Few things are as tedious as pulling weeds. Once they take root, weeds multiply fast. The most time-efficient way to keep weeds to a minimum is to prevent them from germinating in the first place. Apply pre-emergent weed control (which works on both warm- and cool-season grass) as early in spring as possible, and mark your calendar to reapply it about 3 months later.




  • Hilary

    Grubs can sabotage your lawn by eating the roots of the grass. If you are in a pesticide free area then use nematodes to kill the grubs. If not, then go ahead and use chemicals. My advice, don't delay treating the grubs because they spread quickly and can ruin your lawn.

    Reply
  • JOHN

    I usually let mine go to seed at least twice a year , keeps it thick , and watch the grubs , the moles go after them like they were chocolate

    Reply
  • Ed

    If it were up to me I'd cut grass once a year........ in November....... w/ a brush hog.

    Reply
  • Joe

    LOL...That is a Bush Hog...


  • Len F.

    LOL It's either, moron.


  • Martha

    Best seed to grow indoors is the Tickle Me Plant. The leaves instantly close and even the branches droop when Tickled! Just search Tickle Me Plant! See video..this is real!

    Reply
  • Norm

    No Martha, I disagree, the best seed to plant indoors is cannibus. After you harvest it, and use the stuff, people can tickle you and make YOU droop! LOL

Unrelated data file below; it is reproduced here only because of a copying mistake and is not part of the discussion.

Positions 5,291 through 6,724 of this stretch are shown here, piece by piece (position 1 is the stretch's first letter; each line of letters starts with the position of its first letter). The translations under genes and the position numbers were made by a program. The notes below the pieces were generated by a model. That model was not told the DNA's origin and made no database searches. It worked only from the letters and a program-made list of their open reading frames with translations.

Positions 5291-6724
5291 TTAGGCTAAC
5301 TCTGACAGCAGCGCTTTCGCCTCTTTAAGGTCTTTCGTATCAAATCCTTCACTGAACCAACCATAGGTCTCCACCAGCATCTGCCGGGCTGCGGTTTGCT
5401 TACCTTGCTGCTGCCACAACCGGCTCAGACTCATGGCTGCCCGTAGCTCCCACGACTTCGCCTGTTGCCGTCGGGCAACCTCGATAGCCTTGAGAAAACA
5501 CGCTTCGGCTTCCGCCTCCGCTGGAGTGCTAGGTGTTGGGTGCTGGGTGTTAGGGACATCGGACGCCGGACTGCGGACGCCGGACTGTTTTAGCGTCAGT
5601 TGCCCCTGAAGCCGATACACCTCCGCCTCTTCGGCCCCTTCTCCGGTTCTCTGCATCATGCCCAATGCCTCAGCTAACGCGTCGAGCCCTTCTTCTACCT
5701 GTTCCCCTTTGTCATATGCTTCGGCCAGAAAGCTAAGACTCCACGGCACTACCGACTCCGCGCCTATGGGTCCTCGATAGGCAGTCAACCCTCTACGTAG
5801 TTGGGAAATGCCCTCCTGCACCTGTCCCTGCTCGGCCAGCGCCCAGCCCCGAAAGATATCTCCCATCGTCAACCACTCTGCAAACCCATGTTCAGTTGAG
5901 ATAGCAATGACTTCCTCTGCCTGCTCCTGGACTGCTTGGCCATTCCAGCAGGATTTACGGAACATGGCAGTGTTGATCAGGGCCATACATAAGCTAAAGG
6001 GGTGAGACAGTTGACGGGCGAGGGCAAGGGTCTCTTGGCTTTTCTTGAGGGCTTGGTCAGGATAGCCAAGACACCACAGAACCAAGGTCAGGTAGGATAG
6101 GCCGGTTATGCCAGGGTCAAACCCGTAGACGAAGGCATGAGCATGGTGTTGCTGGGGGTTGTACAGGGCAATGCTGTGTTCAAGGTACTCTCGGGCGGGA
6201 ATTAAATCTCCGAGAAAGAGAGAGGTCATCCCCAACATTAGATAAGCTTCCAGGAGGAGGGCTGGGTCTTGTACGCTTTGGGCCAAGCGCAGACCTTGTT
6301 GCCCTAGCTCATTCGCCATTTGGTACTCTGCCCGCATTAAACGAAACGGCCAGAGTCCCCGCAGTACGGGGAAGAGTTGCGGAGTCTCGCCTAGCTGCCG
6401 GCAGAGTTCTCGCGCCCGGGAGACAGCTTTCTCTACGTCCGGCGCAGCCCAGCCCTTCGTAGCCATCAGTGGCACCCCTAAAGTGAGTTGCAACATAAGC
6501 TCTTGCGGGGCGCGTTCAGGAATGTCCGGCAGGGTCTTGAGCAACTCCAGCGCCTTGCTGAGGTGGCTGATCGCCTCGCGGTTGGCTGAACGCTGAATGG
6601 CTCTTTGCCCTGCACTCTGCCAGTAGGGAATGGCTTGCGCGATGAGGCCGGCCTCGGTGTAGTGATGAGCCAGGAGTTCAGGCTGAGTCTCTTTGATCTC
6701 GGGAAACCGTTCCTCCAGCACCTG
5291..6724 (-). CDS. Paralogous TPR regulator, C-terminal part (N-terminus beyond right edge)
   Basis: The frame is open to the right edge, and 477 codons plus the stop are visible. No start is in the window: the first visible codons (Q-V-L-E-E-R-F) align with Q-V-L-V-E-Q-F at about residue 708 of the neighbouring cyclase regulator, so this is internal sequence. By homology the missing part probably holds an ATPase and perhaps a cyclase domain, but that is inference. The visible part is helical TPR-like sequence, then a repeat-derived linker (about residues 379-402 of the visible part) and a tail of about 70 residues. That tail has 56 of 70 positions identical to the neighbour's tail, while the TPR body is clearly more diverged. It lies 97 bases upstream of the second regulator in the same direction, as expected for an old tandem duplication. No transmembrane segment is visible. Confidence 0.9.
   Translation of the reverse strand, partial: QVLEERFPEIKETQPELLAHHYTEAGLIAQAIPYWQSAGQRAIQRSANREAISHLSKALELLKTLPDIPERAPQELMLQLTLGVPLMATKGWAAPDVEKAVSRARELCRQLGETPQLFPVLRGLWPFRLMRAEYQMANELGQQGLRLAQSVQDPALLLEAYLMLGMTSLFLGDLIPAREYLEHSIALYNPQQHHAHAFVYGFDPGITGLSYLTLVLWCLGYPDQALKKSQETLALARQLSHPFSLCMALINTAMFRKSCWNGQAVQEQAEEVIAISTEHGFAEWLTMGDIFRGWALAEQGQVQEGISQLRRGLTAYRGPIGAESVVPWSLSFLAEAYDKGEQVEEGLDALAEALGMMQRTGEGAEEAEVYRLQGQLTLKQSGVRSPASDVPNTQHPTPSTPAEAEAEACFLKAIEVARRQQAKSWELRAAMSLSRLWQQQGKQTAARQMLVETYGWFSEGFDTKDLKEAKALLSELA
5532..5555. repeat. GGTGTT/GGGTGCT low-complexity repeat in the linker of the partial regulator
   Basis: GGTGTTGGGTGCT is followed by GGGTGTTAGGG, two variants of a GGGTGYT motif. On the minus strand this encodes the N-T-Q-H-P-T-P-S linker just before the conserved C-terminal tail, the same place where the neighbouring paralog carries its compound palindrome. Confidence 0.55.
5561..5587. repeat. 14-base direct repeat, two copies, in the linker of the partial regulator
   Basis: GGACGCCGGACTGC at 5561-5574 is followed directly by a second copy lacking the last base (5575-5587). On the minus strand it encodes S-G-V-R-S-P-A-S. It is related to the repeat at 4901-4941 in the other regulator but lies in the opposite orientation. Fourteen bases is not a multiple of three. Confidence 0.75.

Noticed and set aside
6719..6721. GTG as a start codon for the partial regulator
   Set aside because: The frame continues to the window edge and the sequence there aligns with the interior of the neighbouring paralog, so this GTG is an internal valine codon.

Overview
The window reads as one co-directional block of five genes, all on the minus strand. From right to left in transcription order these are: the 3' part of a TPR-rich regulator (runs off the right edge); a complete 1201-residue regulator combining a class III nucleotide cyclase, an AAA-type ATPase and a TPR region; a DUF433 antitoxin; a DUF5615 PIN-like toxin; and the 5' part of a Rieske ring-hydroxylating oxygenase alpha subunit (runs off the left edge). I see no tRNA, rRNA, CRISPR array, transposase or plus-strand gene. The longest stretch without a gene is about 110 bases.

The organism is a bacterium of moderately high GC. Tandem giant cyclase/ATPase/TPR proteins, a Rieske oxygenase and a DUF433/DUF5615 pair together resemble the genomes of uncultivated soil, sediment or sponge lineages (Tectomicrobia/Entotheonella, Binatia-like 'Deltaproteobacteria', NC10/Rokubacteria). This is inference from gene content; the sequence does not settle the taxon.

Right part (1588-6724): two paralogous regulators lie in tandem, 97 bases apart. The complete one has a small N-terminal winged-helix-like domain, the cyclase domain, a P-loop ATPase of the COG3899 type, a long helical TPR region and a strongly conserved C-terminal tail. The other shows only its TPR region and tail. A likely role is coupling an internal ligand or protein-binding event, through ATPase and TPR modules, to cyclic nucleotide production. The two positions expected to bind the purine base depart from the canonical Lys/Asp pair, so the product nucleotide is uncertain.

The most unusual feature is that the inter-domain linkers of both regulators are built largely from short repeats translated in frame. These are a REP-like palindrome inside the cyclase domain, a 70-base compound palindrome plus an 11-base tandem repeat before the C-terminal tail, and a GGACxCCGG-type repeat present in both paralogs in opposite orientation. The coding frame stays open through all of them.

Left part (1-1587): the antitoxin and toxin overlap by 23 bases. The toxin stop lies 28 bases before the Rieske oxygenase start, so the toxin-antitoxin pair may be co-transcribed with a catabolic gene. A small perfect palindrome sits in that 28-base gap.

• Will

    In Texas we treat it as a weed !!


  • bruce

    I agree with everything except leaving the clippings in the lawn. If you do this you'll spread weed seeds. Bagging removes these seeds and slows the spreading

    Reply
  • 01dyna

    I agree about not mulching. There's two problems with mulching instead of bagging. The first is that over time, no matter how finely you mulch, you'll need to de-thatch since not all mulch will break down and eventually you'll have patches where the thatch has built up. Secondly, if you have problems with ticks or other pests, mulching will only reintroduce those unwanted bugs back into the soil. Using a rear bagging lawn mower and disposing of the clippings will help keep these nasty pests from harboring in your lawn.


  • Steven

    You are wrong, don't confuse the readers. Leave your clippings on the lawn. Weeds can be controled other ways. I have a perfect lawn and I already followed all these tips.


  • Ky